China data laws are evolving extremely quickly. Certification is one of the legal mechanisms permitted under China’s data laws for cross-border data transfers. Further to Version 1 of the Security Certification Specifications for Handling Cross-Border Transfer of Personal Information (Cross-border Certification Guidelines) issued on 24 June 2022, Version 2 of the Cross-border Certification Guidelines was promulgated by China’s National Information Security Standardisation Technical Committee on 16 December 2022, with immediate effect. Although certification under Chinese data laws is voluntary, Chinese regulators expressly encourage companies to adopt the certification mechanism to improve data governance and compliance. The requirements included in Version 2 of the Cross-border Certification Guidelines also function as the guidelines and best industry practices for handling certification in respect of cross-border data transfers, as provided by the Implementation Rules for Personal Information Protection Certification (Implementation Rules), which were issued on 18 November 2022. See our recent article for more detailed information on the Implementation Rules.
Version 2 of the Cross-border Certification Guidelines provides more guidance and clarity on how certification of cross-border data transfers should be performed, and notable highlights are summarised below.
Expanded application scope
Version 1 of the Cross-border Certification Guidelines only applies to cross-border data transfer between group undertakings. Version 2 expands the application scope to cover the transfer of personal data within or beyond the group, provided the data exporter is an independent and reputable legal entity in good standing. This indicates that Version 2 will benefit numerous data handlers considering the cross-border transfer of personal data to external parties, subject to the threshold of mandatory security assessments. In other words, such entities are likely to transfer personal data to foreign recipients that do not belong to the same group undertaking based on the security certification.
Increased protection for data subjects
Version 2 of the Cross-border Certification Guidelines provides increased protection of data subjects’ rights.
Firstly, in addition to the basic information of the parties and the transferred data, the data subjects’ rights and the channel to exercise such rights must be clearly stated in cross-border data transfer agreements. In particular, the data exporter and overseas data importer must specify how liabilities are allocated between themselves, and, in case of any violation of data subjects’ rights, who will assume the liability.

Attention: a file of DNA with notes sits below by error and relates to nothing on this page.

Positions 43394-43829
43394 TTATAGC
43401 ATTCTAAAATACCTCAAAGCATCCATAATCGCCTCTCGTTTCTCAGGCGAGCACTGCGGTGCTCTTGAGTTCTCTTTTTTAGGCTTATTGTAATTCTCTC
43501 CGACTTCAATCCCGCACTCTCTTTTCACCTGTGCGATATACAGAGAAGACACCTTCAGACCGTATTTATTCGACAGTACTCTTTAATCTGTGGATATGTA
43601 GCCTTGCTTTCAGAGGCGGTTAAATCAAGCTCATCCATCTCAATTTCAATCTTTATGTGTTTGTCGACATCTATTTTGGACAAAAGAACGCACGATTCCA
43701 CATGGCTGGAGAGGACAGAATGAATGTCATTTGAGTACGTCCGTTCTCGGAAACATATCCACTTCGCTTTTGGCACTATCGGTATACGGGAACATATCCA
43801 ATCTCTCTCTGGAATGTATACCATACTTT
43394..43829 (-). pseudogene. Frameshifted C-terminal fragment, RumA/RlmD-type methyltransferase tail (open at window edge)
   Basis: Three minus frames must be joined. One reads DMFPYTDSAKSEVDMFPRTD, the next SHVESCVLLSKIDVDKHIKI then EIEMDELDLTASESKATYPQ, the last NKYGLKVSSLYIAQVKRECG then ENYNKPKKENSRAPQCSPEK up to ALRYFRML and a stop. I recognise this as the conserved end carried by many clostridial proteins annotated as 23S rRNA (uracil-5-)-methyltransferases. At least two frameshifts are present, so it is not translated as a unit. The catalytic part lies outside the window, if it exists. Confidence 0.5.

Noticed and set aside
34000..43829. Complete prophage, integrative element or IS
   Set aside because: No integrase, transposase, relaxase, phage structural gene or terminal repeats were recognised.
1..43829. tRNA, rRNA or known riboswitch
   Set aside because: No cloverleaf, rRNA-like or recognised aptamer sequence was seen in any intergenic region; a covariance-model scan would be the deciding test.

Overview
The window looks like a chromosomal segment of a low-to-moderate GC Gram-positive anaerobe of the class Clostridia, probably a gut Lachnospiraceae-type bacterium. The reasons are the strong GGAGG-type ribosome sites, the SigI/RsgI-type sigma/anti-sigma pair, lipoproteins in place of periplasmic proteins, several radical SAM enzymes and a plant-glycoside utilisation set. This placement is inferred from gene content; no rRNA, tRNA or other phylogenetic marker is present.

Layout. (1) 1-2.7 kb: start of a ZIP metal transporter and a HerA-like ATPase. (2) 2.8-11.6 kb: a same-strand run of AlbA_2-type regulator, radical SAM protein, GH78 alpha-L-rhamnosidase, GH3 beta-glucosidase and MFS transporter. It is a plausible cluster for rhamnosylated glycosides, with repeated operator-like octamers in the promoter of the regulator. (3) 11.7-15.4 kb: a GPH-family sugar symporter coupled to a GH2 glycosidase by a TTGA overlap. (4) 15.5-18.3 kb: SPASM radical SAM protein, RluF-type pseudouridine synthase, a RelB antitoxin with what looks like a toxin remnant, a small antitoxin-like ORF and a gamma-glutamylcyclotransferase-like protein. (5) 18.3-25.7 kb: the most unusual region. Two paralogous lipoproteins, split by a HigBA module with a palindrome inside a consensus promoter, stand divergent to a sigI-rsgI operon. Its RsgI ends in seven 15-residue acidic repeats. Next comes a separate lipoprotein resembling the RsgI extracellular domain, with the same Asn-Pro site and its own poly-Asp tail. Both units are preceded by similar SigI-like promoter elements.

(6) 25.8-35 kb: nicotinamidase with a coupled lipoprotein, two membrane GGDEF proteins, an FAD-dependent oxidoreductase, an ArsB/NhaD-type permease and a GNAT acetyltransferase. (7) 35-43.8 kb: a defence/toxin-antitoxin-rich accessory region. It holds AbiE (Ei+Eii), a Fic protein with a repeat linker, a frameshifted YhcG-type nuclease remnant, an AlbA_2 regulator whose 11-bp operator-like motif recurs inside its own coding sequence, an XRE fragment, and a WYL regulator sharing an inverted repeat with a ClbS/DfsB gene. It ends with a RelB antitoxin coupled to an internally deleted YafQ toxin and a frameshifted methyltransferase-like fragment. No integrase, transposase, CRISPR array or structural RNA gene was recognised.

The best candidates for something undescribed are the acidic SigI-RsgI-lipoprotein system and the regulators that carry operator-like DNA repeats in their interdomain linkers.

Secondly, the data exporter and the overseas data importer are obliged to cooperate with each other in the event that data subjects exercise their rights. In addition, data subjects may make claims against either the data exporter or overseas data importer for compensation in case of any infringement of their rights.
Thirdly, data protection impact assessments for cross-border data transfers must cover the personal data protection laws in the jurisdiction of the overseas data importer, including (i) whether the data importer has been involved in any data incidents or required by the local authorities to provide any personal data; (ii) any deviation of local data laws from Chinese data laws; (iii) whether the jurisdiction of the overseas data importer is a member of an international personal data protection organisation; and (iv) the data importer’s regime of personal data protection.
Augmented obligations for data exporters and data importers
The reverse burden of proof is imposed on both the data exporter and the data importer, which means that in the event of any claims and challenges raised by data subjects, the data exporter and/or the data importer (as appropriate) must present evidence to show that it has fulfilled its compliance obligations under the applicable laws. This raises the compliance bar for the data exporter and data importer.
In addition, both the data exporter and the data importer are obligated to establish a personal information protection department, maintain a record of cross-border data transfer for at least three years and present it to the regulators in China as needed. Among other things, the personal information protection department is responsible for regularly auditing compliance with Chinese data laws.
The data importer must monitor the data protection laws in its jurisdiction. In case the legal landscape in its jurisdiction changes and makes it impossible to satisfy the requirements of security certification, the data importer is obligated to inform the data exporter and the certification institution immediately. In addition, the data importer must agree that any dispute on the cross-border data transfer will be governed by Chinese laws.